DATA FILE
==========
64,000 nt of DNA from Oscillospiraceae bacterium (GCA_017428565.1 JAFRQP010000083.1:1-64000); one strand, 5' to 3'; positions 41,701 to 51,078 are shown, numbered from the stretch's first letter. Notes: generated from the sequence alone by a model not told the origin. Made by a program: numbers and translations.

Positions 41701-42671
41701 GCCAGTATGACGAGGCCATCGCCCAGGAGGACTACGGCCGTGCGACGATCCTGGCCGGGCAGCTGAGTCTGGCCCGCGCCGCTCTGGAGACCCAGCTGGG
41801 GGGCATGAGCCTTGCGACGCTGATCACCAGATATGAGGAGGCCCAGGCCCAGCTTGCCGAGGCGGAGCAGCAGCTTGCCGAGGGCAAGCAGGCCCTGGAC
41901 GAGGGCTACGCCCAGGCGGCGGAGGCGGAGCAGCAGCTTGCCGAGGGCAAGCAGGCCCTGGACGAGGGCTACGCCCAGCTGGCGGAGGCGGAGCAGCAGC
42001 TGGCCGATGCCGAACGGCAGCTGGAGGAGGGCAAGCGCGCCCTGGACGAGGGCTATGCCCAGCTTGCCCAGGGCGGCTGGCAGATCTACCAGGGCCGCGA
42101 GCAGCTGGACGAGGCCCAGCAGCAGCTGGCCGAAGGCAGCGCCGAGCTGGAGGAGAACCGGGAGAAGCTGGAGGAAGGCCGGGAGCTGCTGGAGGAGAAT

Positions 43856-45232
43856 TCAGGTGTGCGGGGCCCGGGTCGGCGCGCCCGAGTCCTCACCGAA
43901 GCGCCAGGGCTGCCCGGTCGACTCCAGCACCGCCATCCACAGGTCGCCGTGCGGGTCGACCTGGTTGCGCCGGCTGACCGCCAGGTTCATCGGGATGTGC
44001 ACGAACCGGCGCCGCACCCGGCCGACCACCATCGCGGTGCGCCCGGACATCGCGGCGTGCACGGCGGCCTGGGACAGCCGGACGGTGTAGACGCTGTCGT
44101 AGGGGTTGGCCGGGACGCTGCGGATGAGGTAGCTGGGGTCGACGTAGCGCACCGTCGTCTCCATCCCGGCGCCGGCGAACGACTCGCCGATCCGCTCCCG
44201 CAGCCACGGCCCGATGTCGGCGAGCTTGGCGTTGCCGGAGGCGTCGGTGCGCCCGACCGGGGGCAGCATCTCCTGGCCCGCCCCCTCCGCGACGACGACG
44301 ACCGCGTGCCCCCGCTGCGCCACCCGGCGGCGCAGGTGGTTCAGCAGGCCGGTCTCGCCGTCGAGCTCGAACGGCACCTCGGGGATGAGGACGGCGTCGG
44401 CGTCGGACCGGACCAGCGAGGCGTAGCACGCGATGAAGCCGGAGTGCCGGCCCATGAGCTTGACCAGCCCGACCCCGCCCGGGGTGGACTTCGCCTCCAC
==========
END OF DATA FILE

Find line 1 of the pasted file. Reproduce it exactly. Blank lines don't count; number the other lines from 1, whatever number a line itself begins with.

64,000 nt of DNA from Oscillospiraceae bacterium (GCA_017428565.1 JAFRQP010000083.1:1-64000); one strand, 5' to 3'; positions 41,701 to 51,078 are shown, numbered from the stretch's first letter. Notes: generated from the sequence alone by a model not told the origin. Made by a program: numbers and translations.